Cities are being regulated by humans and non-humans, in ways able to facilitate various material and immaterial mobilities. One of such non-human regulators are the traffic lights which follow a global standard colour code: the green, the orange and the red. Traffic lights can be found at the intersections, crossroads and pavemenets – a mundane technical assemblage of our everyday lives. Yet, extending flanerie’s intellectual freedom into such things – what can traffic lights say to us?

Re-contextualizing the traffic lights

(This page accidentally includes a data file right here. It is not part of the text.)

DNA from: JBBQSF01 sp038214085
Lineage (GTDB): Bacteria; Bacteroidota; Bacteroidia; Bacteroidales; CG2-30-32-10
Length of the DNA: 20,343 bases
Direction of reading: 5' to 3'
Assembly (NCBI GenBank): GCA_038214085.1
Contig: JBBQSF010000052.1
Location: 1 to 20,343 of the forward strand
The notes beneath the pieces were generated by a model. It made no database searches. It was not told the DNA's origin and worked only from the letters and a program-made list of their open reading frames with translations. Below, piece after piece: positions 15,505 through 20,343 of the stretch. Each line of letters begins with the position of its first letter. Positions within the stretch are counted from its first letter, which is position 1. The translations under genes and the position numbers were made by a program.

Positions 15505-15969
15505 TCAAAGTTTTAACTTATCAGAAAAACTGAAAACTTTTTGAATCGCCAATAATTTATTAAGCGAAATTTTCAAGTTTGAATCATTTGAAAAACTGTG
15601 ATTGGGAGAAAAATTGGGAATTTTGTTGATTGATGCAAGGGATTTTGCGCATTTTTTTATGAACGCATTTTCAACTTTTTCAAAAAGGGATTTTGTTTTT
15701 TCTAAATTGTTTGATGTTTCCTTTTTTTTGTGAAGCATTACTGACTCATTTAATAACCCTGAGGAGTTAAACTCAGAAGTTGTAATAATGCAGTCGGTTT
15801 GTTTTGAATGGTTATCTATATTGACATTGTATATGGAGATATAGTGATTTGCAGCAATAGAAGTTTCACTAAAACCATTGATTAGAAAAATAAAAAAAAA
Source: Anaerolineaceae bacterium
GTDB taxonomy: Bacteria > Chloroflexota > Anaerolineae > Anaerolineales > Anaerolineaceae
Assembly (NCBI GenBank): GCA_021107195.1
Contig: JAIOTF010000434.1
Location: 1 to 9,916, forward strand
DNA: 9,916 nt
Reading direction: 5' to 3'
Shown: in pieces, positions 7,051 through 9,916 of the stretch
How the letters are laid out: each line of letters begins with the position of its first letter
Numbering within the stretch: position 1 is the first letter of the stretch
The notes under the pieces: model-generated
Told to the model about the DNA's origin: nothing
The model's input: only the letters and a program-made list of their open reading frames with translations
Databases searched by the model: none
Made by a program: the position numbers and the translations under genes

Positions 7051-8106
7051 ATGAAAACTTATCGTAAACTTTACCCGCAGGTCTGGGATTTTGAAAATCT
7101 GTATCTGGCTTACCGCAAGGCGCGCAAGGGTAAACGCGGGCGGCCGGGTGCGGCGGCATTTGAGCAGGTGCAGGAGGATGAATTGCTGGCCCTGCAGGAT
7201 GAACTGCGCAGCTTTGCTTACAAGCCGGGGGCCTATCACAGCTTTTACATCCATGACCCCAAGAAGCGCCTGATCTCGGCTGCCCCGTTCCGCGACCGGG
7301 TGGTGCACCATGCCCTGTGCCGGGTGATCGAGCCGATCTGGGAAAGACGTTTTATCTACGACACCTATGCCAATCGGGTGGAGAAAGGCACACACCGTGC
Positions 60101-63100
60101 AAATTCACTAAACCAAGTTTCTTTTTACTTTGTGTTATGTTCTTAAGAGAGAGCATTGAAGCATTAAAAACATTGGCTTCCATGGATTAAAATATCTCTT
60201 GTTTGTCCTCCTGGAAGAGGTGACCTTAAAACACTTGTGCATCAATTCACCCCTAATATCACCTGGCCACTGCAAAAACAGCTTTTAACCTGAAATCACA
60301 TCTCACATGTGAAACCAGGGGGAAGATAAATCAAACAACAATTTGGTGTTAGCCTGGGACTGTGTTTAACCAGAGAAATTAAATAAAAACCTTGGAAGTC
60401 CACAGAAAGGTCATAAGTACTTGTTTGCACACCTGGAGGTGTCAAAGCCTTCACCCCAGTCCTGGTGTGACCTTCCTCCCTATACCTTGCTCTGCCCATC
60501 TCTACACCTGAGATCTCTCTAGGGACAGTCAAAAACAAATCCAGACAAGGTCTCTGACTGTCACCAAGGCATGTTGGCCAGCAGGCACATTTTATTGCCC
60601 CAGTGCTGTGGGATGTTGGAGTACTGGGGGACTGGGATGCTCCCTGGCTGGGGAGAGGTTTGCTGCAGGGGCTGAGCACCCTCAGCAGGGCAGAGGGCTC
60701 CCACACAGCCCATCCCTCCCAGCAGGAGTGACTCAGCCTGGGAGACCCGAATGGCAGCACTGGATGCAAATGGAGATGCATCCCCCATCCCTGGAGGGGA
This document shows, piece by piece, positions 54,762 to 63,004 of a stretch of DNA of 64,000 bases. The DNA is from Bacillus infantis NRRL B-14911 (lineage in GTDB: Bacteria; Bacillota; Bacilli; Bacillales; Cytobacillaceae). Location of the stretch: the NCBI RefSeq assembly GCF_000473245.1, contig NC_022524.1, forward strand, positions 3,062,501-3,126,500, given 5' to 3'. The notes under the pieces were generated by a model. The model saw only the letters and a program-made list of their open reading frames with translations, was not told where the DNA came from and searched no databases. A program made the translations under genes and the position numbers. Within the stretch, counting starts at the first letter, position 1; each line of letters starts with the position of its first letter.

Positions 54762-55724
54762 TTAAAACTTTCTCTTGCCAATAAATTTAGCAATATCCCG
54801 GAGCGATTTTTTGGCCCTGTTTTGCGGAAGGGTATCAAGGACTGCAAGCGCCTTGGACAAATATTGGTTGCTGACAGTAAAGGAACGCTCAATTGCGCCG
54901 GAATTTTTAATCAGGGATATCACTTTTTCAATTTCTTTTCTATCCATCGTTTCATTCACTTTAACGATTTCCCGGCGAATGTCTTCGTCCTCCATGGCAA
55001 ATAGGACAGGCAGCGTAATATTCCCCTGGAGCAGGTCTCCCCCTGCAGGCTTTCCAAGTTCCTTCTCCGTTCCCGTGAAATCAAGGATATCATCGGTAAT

Traffic lights are comprised of a stable metallic body and three changing colours. They are static, fixed in the ground, observing abstract figures of the streets. They are part of the place. Simple light structures, yet there are three changing conditions in a loop of light, which continues showing itself not only in front of crowdy times and streets but also in the midst of an anonymous street in the middle of nowhere. Traffic lights are spatial signifiers of the transient both in literal and metaphorical way. The green shows the safety of things for the driver, a temporal light signal which re-brings the driver into the mobile condition. It shows the very first step into the potential – a synonym of re-entrance. The temporality of orange indicates an in-betweeness of movement – but it is a signal that asks for critical thinking. It is up to the driver’s decision to slow down, to think carefully of the next step. Then comes the red phase, a stopping signal that freezes the continuity of journey – a signal to think – a moment of re-calibration, of waiting.